HyperText Transfer Protocol (HTTP) Communication System Used for Basic Internet Communications is a takeover from the world's great early days. It is not certain, because no one imagined others to do bad things on the growing internet. Well, the bad people are here, and the only reasonable way to connect uses the secure HTTPS protocol. Browser displays a lock icon for HTTPS pages. Chrome takes a step beyond, actively flagging "non-secure" HTTP sites. You should never log in to any site that does not use HTTPS.

"But wait," can you argue, "how about a legitimate website that just has not gone to go for sure?" Unfortunately, I do not buy it. At this age of HTTPS Everywhere there is no excuse. A site that wants you to log in without using HTTPS, even if it's not fraud, is just not legitimate.

 Phishing Scams: Lock

] Both pages in the image above want to sign in with your PayPal data. Both are fraud. But the one in the background is more egregious. Yes, the domain is "jljq", which is suspicious enough. But the lack of a lock lets you know that it just can not be legitimate.

There is another clue here, for the visually oriented. Look at the color of the big login button; It's not the same on both sides. The foreground page matches the color of the actual PayPal website. the background you do not.

 Phishing Scams: Whois

Sometimes you just can not tell if you are watching. Commonwealth Bank's website calls its web banking system Netbank. The secure page on netbank.com shown above sees legitimate. If you're not sure, a quick look at Whois data for the domain can help your decision. I think we can agree, it is highly unlikely that the actual Commonwealth Bank website should park its host with CrazyDomains.com.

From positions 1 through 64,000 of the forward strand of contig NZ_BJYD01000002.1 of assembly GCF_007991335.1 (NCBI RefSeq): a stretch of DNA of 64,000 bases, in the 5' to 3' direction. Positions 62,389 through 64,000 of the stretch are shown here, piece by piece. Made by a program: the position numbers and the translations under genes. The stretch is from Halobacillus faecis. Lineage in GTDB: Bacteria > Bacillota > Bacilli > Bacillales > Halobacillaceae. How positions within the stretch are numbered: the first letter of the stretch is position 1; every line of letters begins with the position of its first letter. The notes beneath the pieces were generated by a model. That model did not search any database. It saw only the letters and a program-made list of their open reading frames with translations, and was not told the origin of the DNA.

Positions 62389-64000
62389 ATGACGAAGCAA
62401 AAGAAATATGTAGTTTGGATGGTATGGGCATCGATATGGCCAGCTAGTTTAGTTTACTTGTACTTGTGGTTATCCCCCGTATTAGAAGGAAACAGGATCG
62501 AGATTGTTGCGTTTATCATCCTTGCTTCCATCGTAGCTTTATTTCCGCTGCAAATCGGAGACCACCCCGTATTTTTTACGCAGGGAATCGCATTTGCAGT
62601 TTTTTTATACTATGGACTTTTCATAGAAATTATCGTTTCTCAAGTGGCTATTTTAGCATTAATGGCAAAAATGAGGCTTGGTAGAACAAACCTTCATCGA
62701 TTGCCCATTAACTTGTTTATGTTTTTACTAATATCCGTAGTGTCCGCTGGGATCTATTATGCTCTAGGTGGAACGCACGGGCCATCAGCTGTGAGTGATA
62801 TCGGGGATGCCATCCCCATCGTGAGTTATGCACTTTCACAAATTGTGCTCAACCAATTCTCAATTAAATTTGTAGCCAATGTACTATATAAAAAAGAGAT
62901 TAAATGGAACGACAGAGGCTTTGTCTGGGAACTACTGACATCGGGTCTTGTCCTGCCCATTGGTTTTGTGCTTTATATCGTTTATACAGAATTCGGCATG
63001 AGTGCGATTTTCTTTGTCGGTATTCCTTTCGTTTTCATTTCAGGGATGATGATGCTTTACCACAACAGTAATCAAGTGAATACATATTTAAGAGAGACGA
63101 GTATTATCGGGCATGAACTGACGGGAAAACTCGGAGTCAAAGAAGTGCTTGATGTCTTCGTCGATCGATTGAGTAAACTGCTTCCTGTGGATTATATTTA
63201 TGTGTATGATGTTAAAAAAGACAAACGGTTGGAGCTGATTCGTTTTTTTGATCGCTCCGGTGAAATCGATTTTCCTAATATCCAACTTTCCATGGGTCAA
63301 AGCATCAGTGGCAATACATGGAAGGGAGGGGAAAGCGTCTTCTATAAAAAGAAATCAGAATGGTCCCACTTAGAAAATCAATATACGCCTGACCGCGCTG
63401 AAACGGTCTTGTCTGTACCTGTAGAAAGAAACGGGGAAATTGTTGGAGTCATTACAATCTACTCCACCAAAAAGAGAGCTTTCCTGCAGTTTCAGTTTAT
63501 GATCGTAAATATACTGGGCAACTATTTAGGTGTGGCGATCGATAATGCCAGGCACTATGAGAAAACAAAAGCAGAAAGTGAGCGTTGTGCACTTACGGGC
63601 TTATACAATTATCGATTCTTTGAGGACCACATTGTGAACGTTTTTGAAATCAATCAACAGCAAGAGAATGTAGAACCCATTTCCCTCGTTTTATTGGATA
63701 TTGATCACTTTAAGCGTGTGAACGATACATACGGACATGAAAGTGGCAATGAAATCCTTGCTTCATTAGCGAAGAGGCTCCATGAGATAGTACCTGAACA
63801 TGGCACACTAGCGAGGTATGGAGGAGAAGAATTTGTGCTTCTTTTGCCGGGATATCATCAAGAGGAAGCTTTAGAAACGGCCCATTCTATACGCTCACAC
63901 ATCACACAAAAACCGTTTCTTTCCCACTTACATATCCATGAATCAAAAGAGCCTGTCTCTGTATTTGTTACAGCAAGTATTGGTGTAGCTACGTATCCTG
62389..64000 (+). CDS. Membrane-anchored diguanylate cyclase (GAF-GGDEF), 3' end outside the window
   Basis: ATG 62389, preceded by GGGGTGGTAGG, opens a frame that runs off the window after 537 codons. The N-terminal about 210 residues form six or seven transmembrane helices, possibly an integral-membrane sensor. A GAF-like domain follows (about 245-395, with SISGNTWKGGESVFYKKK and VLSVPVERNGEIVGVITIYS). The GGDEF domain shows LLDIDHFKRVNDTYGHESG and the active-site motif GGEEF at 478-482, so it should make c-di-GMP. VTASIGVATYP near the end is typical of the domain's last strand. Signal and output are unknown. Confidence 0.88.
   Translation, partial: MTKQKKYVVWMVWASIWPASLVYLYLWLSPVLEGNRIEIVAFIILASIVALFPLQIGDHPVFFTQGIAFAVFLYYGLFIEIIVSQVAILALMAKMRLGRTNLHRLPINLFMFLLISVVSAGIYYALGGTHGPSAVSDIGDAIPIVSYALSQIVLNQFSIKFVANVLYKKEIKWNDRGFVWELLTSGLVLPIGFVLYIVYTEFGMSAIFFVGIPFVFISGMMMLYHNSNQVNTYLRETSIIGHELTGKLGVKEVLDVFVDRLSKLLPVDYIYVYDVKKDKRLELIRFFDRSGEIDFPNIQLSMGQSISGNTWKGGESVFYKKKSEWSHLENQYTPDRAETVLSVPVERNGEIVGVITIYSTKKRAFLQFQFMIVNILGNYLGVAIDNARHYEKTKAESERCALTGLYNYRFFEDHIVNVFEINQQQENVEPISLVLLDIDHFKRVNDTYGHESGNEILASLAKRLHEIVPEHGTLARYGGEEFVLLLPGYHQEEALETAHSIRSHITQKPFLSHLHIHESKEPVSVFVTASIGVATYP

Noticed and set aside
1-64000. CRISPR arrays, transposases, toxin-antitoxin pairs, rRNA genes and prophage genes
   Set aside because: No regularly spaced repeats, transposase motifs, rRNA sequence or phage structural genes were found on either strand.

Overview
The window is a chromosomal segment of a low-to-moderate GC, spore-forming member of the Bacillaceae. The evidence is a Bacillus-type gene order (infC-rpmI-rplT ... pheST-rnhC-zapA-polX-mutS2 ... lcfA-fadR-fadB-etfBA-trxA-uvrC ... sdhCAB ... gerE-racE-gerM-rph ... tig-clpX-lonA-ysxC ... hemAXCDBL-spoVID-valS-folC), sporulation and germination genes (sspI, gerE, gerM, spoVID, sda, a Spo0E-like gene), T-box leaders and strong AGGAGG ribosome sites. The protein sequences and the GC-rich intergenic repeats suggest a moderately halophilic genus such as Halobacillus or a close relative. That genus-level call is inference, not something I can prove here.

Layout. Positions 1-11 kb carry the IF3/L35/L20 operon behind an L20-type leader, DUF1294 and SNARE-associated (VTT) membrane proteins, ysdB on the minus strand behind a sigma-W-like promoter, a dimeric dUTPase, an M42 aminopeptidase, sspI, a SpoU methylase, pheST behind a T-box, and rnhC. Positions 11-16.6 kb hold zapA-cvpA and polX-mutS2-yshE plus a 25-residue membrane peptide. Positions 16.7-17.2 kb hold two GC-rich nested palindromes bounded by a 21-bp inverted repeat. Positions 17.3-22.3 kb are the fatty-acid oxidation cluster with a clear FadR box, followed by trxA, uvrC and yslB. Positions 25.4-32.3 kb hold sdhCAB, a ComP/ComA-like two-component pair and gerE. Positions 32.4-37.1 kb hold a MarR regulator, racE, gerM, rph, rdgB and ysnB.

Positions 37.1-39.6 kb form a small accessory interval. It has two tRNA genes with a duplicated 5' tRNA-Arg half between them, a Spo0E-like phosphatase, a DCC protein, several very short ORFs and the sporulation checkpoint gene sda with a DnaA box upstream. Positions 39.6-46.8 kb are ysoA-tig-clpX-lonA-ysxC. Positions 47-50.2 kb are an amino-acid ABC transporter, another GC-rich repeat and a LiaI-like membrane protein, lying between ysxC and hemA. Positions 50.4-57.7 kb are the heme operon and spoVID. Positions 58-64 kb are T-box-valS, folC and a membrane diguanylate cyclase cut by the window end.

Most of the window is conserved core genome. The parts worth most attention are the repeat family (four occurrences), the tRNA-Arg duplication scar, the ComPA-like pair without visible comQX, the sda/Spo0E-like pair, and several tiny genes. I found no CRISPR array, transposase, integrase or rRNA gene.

Think about the source

You've heard it a million times. Do not click on links in emails from people you do not know. Do not click on links in messages from people you make know, as they may have been hacked. This is great advice! Clicking a random link can take you to a malware host site or a fraud. When the link takes you to a login page, it is especially important to consider the source.

You may receive an email from your bank, though many banks avoid this form of communication. If you clicked a link on an unrelated site and ended up with Karabraxos Bank login, chances are very good. It's a fake one.

But what if your bank, or IRS or PayPal really tries to get rid of a problem with your account? The solution is simple and skip the link and log in to the service immediately, as you normally would.

Get help fighting phishing

To cheat the scams, spotting their wildest wildlife gives you a good feeling. But you may not be so sharp tomorrow, so it's worth taking some help in the fight against phishing fraud. Modern browsers have protection against fraudulent websites built-in, and they do a decent job. Most antivirus and security packages add own protection against phishing; The best of these earn points as high as 100 percent protection in our tests.

Using a password manager also helps you stay away from fraud. With most such products, you can visit a secure website and log in with a single click. And if you are in a way to reach a fraudulent site, the fact that your password manager does not fill in the logged in credentials is that your password manager. It's a big red flag.

The savviest netizensna use a virtual private network, or VPN for their online activities. Use of a VPN protects your data in transit, as data travels in encrypted form to the VPN server. It also offers some protection against cyber stalking because your traffic seems to come from the VPN server, not from your local IP address. But routing web traffic via a VPN does not help at all with phishing. When giving your references to the owners of a phishing site, it does not matter how they got there. Phishing attacks target you not your devices or communications systems.

Phishing is more widespread than you might realize. To get the pictures for this article, I only took the last five or six dozens of verified fraud from a popular phish tracking page and worked through them, looking for good examples. Yes, fraudulent pages get blacklisted quickly, but the fraudsters just turn off and pop up with a new bluff page.

Protecting You From Phishing

To avoid deleting your sensitive data to fraud, use available resources like the password manager and the phishing detection system in your antivirus program. But keep your own eyes open to discover any fraud that comes through. If a page is from a suspicious link, if there is no HTTPS lock in the address bar, if it is not wrong in any way, do not move! Your vigilance will pay.